The presence was almost tangible as I stood there with other men passionate for the gospel of Christ. Smoke from the fireplace filled the room, apparently we weren’t that great at venting the place, but we had our minds set on other things. We were gathering to pray for those places we would visit and those people we would see as we broke fellowship and headed back to our lives as normal. As great as that meeting was it is a far cry from the miraculous testimony Tom Lennie brings us in his newest volume, Land of Many Revivals: Scotland’s Extraordinary Legacy of Christian Revivals over Four Centuries (1527–1857).
Revival today has often lost its intended meaning. We have Wednesday night revivals and weekend revivals all meant to bring the numbers in and send the numbers out. We play with revival as if it depends on the right marketing strategy or the correct formulation of words to invoke the Spirit to move among his people. The Spirit isn’t some specter to be trifled with. He is the third person in the Trinity and moves and does as He pleases, not as we wish.
That’s where Tom Lennie steps in and completely turns the idea of revival on its head. Here in a good amount of pages, 523 to be exact, we have an incredible amount of testimony of what God has done in the land of Scotland over the centuries. Through famine, pestilence, war, death and threat of life, the Scottish people have had an incredible move of the Spirit within their borders. Tom Lennie has done a mind-boggling amount of research and sorting to bring us the best of the accounts, and if I’m honest, the not so good accounts.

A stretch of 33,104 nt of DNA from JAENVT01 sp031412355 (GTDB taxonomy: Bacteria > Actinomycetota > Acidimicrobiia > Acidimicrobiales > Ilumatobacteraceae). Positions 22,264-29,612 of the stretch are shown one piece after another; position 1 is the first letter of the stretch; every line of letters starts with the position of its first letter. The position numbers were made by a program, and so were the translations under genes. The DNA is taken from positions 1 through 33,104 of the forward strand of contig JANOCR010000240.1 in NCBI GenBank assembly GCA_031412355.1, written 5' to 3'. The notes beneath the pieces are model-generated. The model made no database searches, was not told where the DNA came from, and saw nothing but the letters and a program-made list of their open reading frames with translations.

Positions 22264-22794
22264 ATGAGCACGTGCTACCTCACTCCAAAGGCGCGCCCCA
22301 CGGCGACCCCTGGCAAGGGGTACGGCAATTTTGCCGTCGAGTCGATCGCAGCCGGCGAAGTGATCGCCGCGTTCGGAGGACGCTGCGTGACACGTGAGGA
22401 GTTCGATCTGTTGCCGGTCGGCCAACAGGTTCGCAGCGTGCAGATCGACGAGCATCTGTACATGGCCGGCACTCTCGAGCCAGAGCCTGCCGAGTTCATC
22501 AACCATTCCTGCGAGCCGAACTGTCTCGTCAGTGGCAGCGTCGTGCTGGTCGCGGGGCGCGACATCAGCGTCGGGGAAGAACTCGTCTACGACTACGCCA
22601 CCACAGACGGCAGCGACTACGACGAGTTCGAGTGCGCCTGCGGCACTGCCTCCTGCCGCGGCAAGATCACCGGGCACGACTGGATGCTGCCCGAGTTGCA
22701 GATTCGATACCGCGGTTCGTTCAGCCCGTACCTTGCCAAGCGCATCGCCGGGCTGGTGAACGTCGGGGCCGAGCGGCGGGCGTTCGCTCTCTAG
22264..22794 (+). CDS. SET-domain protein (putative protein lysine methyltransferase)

The most thought-invoking words Lennie pens has to be the images of the Scottish people among the moors worshiping and praising God while an armed guard stands ready to defend their religious liberties. How fitting is that description to the church today? While we sit in our multi-million dollar buildings meant to impress and impose the latest trends in church growth, we are largely unaware of the work God is doing just outside the walls of those hollow structures.
Included in this volume is unending commentary from those who lived through the fires of revival. In one place it is noted that upon the signing of the Covenant, John Fleming a local Session clerk mentioned that “sealing the renewing of our Covenant with strange and sensible motions of his spirit in the hearts of all people universaillie throwh the land. And pouring upon us blessings of all sorts from that day forward….being a day of solemne assemblie for that worke and docterin, with the wonderfull applause of all the congregatioun without exception, shewing that rediness of mynde by the evaluatioun of heart and hand, cheirfulness of countenance, tears, and all expressioun of joy that the gravitie of the meitting could admit…” (68)
The people who lived during those times get it. They tasted of the sweetness of God and they turned to Him. They corrected their doctrine, rebelled when necessary, and held the Word of God up as the ultimate authority opposed to the state church which tried to tell them what and how the must worship. Certainly this type of thinking is growing among certain circles today but the awareness of God is largely ignored as one surveys the culture of the church today.
Today we are seeing another type of revival in Scotland. The growth of Protestant churches across the land is a good report to be sure. There are also orthodox educational options like the Edinburgh Theological Seminary among others cropping up here and there. We should be standing with our Scottish brothers and sisters in exuberant praise that God is renewing his work among that land in our day. Could we ask for any more than the grace of God upon this thirsty land? I think not.